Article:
We’re finding the difference is on the order of 20 to 30 percent, comparing the breastfed and the non-breastfed kids. We wanted to see how early these changes in brain development actually occur. We show that they’re there almost right off the bat. How did specialists reach these results? It seems that for researchers to achieve these, babies were split into three different groups. They compared older kids with the younger ones, with the main purpose to determine certain growth paths.

This is how researchers found that babies who were exclusively breastfed have the fastest growth. Naturally, children who were fed with both breastmilk and formula had experienced more growth than children who were exclusively formula-fed. The results of this study can be quite important for new moms when it comes to their decision to breastfeed. A new study has recently revealed that women who underwent traumatic experiences in their early lives are less likely to emotionally connect with their children. This means that moms who have been abused in their childhoods don’t talk with their kids about their own emotions. The study was performed by researchers from the University of Notre Dame.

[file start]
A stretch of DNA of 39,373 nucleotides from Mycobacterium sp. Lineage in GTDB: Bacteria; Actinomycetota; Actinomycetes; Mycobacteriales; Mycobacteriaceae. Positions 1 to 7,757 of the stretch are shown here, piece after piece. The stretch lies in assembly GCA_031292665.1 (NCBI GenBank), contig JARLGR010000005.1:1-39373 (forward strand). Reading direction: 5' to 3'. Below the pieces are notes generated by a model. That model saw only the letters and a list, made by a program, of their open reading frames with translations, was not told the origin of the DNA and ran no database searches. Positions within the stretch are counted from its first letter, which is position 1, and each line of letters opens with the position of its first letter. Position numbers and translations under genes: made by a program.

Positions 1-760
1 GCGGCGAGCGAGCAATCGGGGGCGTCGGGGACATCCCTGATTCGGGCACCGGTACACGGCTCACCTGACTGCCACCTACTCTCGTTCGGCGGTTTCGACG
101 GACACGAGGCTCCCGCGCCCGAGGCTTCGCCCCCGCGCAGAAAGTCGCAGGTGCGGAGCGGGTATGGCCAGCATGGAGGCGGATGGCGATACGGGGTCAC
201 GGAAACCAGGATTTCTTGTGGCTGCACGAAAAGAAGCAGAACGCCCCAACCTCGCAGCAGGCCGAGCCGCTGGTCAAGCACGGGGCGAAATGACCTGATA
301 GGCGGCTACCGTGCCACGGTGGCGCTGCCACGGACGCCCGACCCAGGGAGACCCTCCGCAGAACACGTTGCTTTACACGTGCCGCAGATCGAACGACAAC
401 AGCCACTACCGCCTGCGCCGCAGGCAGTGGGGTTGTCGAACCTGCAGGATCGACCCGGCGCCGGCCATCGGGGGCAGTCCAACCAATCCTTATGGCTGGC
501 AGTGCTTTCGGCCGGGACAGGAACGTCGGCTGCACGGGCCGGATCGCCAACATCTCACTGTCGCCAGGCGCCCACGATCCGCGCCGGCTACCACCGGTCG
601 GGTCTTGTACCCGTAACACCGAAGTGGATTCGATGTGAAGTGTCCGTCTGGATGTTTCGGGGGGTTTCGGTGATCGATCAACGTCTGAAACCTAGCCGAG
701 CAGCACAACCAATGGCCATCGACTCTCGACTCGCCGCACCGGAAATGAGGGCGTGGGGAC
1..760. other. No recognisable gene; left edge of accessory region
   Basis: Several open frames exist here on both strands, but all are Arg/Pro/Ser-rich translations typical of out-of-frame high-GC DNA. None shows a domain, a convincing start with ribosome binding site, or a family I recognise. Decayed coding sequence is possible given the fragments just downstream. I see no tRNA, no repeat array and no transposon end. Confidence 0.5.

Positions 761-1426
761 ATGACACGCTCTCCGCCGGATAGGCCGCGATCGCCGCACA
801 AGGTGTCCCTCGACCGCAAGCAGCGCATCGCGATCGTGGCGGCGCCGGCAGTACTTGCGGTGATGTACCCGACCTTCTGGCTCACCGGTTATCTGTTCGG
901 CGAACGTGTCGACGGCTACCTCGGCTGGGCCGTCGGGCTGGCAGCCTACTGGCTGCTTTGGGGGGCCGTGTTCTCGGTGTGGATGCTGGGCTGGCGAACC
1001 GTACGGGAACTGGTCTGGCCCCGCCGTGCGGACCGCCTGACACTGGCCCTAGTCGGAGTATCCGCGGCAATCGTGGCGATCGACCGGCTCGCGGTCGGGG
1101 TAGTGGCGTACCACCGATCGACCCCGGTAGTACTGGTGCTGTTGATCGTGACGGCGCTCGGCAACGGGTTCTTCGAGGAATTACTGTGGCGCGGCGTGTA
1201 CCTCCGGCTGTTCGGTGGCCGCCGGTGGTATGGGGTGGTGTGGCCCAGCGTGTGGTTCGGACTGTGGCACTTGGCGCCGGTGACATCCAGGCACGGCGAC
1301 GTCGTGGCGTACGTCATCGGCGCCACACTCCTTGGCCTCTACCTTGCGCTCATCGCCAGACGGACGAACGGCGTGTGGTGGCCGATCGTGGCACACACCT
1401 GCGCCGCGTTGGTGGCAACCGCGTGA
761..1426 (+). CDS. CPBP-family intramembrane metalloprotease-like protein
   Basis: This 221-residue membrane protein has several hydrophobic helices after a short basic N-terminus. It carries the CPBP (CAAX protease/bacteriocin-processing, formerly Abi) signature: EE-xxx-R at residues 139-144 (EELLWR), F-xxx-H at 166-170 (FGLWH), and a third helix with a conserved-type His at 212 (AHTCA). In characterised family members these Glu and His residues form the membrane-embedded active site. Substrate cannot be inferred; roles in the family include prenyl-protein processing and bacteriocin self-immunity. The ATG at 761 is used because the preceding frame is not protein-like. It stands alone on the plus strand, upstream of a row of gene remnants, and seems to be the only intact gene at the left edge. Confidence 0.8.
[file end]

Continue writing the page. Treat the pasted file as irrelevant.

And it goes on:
So, the new study shows that moms who had been traumatized have a hard time talking to their children about emotional issues. According to specialists this means that they are suffering from traumatic avoidance symptoms, which makes them reluctant when it comes to talking about emotions. The avoidance to speak on such a subject comes from the fact that women will tend to link those emotions with the traumatic event they suffered. So, being abused has lifelong consequences on all women. In the most severe cases it can actually lead to the development of serious conditions such as cancers, heart disease, as well as diabetes. Stress plays a key role in this development.